Kiss a pig day

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Drone Bee
Nov 30, 2008
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Cyprus and Greece
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International Kiss-a-Pig Day...................

In the past few days, I have devoted my thoughts to the pressing problem of pandemic pig-flu. As you are doubtless aware, a hybrid influenza virus has emerged in the Americas, containing genes from human and avian strains that make it contagious and lethal to Mankind, but expressing a coat of proteins hitherto found only in porcine influenza - making it effectively invisible to the human immune system.

There is apparently no prospect of a vaccine becoming available for several months, and even then there are doubts that it would be effectively (or fairly) distributed and administered. Bluntly, our species and our civilisation are at risk - not, perhaps of extermination, and nothing even close to it; but grave losses and economic dislocation seem certain if the current strain continues to spread.

However... Swine flu is not an immunologically-unfamiliar parasite to a certain class of human: workers on pig farms are exposed to it all the time. Mostly, it's harmless - the malign hybridisation is a mercifully rare event - and they all have a healthy immune response to the circulating strains of pig flu.

In other words, pig farmers have been naturally vaccinated.

So if each of us were to rush out and kiss a pig tomorrow - an action which would have a fair chance of exposing us to porcine viruses - we'd each have a small but measurable chance of becoming 'vaccinated' too. Better still, even if you or I didn't personally benefit by becoming immune, our collective effort would raise the human herd immunity to a level at which the potentially-pandemic virus might well be unable to spread.

Studies must be done - and soon - to determine the optimum intensity of interspecies gestures of affection: is a mere peck on the cheek sufficient? A lick? A proper 'smooch' ? Or full-on snogging with tongues? It is certain that some people will go too far, but we don't discuss That Sort Of Thing.

The numbers? There are approximately 125 million pigs in the European Union and 500 million people. That is to say: one pig between four. This means that the risk of spreading our own diseases by kissing a pig that hundreds of other citizens have slobbered on before our turn is negligible, greatly reducing the probability that we'd end up spreading all of our existing diseases to each other and killing more people than a putative aporkalypse.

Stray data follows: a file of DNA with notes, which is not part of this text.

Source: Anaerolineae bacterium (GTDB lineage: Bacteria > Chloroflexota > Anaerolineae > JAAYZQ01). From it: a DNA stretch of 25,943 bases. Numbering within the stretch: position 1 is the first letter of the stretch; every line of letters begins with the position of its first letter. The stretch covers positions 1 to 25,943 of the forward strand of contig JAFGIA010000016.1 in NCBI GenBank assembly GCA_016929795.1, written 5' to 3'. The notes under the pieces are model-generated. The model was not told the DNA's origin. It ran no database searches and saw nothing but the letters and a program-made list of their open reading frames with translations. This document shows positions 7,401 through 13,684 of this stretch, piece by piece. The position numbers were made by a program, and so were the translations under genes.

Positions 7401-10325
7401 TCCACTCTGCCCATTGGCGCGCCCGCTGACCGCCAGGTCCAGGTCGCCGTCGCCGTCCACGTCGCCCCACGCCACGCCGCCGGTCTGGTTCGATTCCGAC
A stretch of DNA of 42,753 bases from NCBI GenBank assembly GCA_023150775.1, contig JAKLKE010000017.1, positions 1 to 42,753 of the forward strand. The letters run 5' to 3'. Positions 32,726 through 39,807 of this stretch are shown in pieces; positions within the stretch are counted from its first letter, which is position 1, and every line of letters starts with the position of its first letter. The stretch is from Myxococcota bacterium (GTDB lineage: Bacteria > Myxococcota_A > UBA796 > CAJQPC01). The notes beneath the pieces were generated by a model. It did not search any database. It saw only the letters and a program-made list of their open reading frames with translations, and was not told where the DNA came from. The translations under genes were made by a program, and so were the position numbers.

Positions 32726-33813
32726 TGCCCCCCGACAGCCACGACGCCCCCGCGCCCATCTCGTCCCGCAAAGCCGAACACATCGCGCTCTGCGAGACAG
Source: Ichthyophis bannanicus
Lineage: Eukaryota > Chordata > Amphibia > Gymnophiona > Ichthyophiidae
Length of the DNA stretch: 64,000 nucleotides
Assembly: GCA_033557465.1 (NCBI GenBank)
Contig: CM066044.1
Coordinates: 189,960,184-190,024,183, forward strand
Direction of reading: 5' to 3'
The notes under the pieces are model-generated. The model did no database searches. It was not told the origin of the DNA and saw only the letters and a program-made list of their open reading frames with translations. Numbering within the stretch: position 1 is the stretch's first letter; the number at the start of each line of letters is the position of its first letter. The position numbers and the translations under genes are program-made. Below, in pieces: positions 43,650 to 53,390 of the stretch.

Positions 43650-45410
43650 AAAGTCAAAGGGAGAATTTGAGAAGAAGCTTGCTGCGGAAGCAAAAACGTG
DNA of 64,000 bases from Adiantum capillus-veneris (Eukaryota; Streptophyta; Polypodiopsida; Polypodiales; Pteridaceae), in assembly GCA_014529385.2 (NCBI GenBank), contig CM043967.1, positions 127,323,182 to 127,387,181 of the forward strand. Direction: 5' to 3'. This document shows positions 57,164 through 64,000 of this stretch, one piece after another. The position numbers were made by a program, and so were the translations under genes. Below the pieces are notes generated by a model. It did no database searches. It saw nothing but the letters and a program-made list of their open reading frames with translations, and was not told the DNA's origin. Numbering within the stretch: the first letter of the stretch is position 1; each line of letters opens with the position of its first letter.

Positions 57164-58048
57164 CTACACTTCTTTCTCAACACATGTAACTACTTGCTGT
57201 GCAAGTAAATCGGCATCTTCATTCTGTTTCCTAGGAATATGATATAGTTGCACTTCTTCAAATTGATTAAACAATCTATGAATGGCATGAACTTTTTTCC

That being said, distribution problems in the major cities will certainly mean that more than four people end up kissing the same pig: I recommend the use of lipstick, so that each of us can see exactly where our fellow-citizens have kissed a problematically-promiscuous porker, and we can carefully place our pucker-marks a precautionary distance apart from theirs.

It is also vitally important that we all perform our unhygienic homage on the same day: with millions of pig-and-human interactions, some pigs are going to catch flu off of us, making it possible - certain, even - that another pig-human hybrid flu will emerge. However, hybridisation doesn't happen instantaneously, and keeping the time-window as short as possible protects us all.

...Protects us, that is, if we then slaughter 99% of the pigs immediately to halt the incubation of new hybrids, and proceed to consume the world's largest meal of bacon sandwiches; the surviving 1% will rebuild the breeding stock as a pampered herd raised on a ruthless regime of Tamiflu and daily testing for influenza antigens.

The alternative, of course, is to restrict pig-kissing to a privileged minority - a sort of immunological aristocracy - but this will reproduce the unseemly scramble for Tamiflu, whereby the rich, the quick and the well-connected have seized and stockpiled all of it, leaving nothing for the public health systems of the World. I do not doubt that the emergence of an effective vaccine will be greeted by similar outbreaks of medical totalitarianism driven by economic privilege.

We are a civilised society and we can do better than that; and, despite some peoples' religious objections, being nice to pigs is sure to be a rewarding experience and good karma to us all.

I look forward to your suggestions on improving the process of prophylactic pig-snogging, and hope that it brings you all great joy.


House Bee
Mar 12, 2009
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I don't think I would have the nerve to rey and kiss a pig.... They bite!

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